would have been minimal.
But he did say "approving
this project would have under-
cut" America s role as the
"global leader" on combatting
"Not acting," Obama said, "is
the biggest risk we face."
The president said he spoke
Friday morning with Canada s
newly elected Prime Minister
Justin Trudeau, who "expressed
his disappointment" with the
Green groups praised the
president s decision on Friday,
calling it a "day of celebration."
"President Obama is the first
world leader to reject a project
because of its effect on the cli-
mate," said Bill McKibben, pres-
ident of climate group 350.org.
"That gives him new stature as
an environmental leader." The
project s environmental impact
was long a point of contention.
In a major climate address in
June 2013, Obama said the
pipeline should only be
approved if it "does not signif-
icantly exacerbate the problem
of carbon pollution." The State
Department s final environmen-
tal impact analysis released in
January 2014 lent support to
the pipeline s approval, con-
cluding that it would not sub-
stantially increase emissions.
OBAMA SAYS NO TO
INDIA DIVALI PREPARATIONS
Leaders of political rivals Taiwan and China
have met for the first time in more than 60 years
for talks that come amid rising anti-Beijing sen-
timent on the self-ruled island and just weeks
ahead of elections.
China s President Xi Jinping and his Taiwanese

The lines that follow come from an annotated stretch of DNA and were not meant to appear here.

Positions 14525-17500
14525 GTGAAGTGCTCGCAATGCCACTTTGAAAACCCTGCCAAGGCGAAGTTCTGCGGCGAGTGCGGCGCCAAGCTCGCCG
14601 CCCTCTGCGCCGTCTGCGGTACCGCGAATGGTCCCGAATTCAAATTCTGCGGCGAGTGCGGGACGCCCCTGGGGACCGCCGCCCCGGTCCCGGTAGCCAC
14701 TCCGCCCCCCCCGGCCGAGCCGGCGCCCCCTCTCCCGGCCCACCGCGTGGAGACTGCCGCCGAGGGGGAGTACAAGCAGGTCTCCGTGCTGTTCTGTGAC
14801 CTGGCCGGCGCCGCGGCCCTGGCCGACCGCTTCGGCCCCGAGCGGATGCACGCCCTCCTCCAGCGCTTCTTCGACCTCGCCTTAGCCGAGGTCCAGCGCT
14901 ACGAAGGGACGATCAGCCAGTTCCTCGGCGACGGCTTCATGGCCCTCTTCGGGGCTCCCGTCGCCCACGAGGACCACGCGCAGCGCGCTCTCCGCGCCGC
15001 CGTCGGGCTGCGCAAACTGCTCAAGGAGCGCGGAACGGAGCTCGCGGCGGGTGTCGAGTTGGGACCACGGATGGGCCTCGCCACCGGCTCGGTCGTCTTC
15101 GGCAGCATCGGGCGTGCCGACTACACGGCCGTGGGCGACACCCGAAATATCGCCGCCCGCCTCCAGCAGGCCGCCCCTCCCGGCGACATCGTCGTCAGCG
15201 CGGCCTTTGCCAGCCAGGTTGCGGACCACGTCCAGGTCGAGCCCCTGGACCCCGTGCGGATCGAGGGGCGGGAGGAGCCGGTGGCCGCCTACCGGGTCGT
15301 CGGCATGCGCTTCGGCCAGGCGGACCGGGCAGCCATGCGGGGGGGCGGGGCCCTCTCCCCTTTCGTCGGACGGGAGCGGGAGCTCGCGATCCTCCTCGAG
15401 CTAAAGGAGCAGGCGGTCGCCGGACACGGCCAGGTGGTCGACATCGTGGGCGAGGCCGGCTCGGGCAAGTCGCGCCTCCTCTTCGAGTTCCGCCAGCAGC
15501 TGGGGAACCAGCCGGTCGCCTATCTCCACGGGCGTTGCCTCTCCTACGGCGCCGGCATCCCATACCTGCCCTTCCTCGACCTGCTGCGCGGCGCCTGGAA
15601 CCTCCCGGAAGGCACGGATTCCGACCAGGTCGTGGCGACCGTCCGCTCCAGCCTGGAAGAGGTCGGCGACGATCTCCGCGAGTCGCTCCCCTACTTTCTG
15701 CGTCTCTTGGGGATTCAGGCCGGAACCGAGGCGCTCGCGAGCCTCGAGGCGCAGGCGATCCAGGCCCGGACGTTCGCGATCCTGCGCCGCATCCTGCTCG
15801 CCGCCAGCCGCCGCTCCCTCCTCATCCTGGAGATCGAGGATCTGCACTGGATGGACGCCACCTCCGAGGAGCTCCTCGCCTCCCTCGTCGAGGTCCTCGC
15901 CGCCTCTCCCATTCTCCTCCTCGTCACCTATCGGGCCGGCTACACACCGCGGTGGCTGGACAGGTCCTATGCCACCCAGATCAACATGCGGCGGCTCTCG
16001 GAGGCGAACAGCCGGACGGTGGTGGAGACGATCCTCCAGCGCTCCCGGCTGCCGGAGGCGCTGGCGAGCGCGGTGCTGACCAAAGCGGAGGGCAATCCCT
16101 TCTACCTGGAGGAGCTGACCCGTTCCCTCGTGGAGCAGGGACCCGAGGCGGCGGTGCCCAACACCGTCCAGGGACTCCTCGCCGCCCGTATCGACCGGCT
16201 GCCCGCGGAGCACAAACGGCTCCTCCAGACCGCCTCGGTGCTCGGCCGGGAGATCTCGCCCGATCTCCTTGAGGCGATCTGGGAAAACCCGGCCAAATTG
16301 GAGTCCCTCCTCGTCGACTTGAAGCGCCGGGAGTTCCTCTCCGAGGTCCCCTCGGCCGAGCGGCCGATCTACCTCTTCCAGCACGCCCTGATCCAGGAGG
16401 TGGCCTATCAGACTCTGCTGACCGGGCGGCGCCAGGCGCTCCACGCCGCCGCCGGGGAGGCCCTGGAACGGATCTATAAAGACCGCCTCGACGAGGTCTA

counterpart, Ma Ying-jeou, shook hands at the
start of the summit in Singapore yesterday.
Before the leaders entered a closed meeting, Xi
said the two sides are "one family" and cannot be
pulled apart. Ma responded by telling Xi the two
sides should observe mutual respect after decades
of hostility and rivalry and "respect each other s
values and way of life".
"Even though this is the first meeting, we feel
like old friends. Behind us is history stretching for
60 years," he said.
"Now, before our eyes, there are fruits of con-
ciliation instead of confrontation."
It was the first such summit since China s civil
war ended in 1949.
The talks come ahead of presidential and par-
liamentary elections in Taiwan, in which the inde-
pendence-leaning Democratic Progressive Party
(DPP) is favoured to win, something Beijing wants
to avoid. The ruling Nationalists, also known as
the Kuomintang (KMT), retreated to Taiwan after
losing the civil war to the communists, who are
still in charge in Beijing. China has never renounced
the use of force to bring what it considers a break-
away province under its control.
But while bilateral trade, investment and tourism
have blossomed---particularly since Ma and his
KMT took power in 2008---there is deep suspicion
on both sides, and no progress has been made on
any sort of political settlement.
No agreements were expected in what was seen
as a highly symbolic get-together at a luxury hotel
in Singapore, a largely ethnic Chinese city-state
that has maintained good ties with both sides for
decades. (Al Jazeera)
hold historic talks
Chinese President Xi Jinping, right, and Taiwanese
President Ma Ying-jeou shake hands at the Shangri-
la Hotel yesterday, in Singapore. AP PHOTO
Indian women look at
artificial flowers in
preparation for the
Hindu festival of Divali
in Ahmadabad, India,
yesterday. Divali, the
festival of lights, is
by lighting up homes
with earthen lamps
After reviewing for seven years...